UNCERTAINTY over future funding for a successful skilled migration program in south-west Victoria has triggered calls by a Warrnambool City councillor for urgent government action.
Nanjing Night Net

Cr John Harris said he had grave concerns for the future of the Great South Coast regional program which has placed 116 people in work since 2008 bringing an estimated $60 million economic benefit.

A further 25 placements are expected before June 30.

Nurses, doctors, chefs dairy farm managers, diesel mechanics, engineers and abattoir slaughter trades are listed as jobs for which employers are unable to find suitably-skilled workers within Australia.

Cr Harris said Australia needed to have a positive attitude towards immigration and capitalise on opportunities with sound policy.

The city council has participated in state-funded programs providing support to employers and skilled migration candidates to address skills shortages.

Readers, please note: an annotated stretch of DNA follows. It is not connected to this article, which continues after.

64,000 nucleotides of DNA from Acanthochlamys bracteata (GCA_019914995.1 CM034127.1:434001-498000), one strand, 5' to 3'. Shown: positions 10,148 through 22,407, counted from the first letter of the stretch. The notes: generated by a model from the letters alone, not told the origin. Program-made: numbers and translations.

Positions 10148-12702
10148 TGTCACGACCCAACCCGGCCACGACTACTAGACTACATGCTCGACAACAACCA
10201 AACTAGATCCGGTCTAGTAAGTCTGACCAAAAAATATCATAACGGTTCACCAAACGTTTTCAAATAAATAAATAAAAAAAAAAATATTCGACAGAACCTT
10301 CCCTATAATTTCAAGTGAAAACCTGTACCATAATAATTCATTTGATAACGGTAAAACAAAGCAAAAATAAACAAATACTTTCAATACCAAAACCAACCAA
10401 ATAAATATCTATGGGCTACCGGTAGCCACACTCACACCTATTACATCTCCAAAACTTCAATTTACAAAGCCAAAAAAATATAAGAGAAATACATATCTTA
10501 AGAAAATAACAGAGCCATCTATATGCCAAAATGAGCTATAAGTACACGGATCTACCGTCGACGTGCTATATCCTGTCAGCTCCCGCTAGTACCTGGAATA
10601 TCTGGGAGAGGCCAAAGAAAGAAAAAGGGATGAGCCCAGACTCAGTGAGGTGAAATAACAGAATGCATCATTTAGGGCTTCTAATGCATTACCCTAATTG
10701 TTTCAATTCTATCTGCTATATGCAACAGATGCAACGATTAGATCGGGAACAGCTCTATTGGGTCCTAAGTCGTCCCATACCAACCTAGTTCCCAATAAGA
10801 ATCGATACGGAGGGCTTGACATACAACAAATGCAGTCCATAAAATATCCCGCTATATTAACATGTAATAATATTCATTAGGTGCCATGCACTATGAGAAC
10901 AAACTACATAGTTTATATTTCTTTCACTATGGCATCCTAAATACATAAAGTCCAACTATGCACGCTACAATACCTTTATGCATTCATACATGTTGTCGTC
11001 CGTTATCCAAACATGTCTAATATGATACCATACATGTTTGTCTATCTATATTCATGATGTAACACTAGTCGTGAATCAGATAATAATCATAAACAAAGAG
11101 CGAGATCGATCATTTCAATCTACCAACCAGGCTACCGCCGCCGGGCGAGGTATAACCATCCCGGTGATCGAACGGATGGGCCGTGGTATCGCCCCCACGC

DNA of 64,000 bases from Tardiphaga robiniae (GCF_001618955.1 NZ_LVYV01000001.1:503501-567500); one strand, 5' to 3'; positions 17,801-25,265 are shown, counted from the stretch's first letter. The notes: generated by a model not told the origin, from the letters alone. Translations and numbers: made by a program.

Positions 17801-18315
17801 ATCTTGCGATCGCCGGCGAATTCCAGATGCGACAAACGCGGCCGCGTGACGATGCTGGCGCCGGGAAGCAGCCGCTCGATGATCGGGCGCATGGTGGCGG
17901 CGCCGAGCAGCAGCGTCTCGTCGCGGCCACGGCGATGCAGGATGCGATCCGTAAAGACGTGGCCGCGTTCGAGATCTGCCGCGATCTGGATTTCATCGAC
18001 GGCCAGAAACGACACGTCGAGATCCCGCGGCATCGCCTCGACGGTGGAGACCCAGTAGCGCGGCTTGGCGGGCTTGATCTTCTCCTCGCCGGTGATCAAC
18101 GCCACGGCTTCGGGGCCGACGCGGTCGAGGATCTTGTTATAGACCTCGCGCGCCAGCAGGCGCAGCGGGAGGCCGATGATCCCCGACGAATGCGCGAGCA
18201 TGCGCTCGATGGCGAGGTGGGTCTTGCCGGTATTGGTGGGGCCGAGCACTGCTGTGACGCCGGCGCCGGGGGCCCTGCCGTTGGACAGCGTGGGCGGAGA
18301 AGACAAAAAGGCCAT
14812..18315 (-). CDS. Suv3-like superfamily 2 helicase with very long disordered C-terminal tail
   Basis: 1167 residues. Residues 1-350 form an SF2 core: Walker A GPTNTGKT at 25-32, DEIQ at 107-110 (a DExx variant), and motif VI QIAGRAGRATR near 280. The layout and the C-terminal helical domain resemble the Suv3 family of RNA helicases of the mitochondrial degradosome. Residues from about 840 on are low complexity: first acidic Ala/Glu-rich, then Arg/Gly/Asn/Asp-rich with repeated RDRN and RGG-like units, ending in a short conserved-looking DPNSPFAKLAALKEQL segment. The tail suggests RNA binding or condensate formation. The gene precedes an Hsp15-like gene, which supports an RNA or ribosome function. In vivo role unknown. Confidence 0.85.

It receives about $60,000 from the state government with the balance coming from Warrnambool City Council.

Funding will expire in June.

Cr Harris said national data showed 200,000 new workers would be needed across Australia this financial year for skilled jobs and an extra 4.4 million by 2025.

Predicted jobs growth was higher than predicted population growth and with baby boomers leaving the workforce there would be increasing skilled job shortages, he said.

He quoted figures showing 41.8 per cent of the current Australian workforce would leave employment in the next 10 to 20 years.

“This will take heaps of experience out of the workforce,” he said. “Demand on trained workers will be higher.”

Employment Minister Richard Dalla-Riva’s office told The Standard last month the program would be considered as part of the normal budget process.

This story Administrator ready to work first appeared on Nanjing Night Net.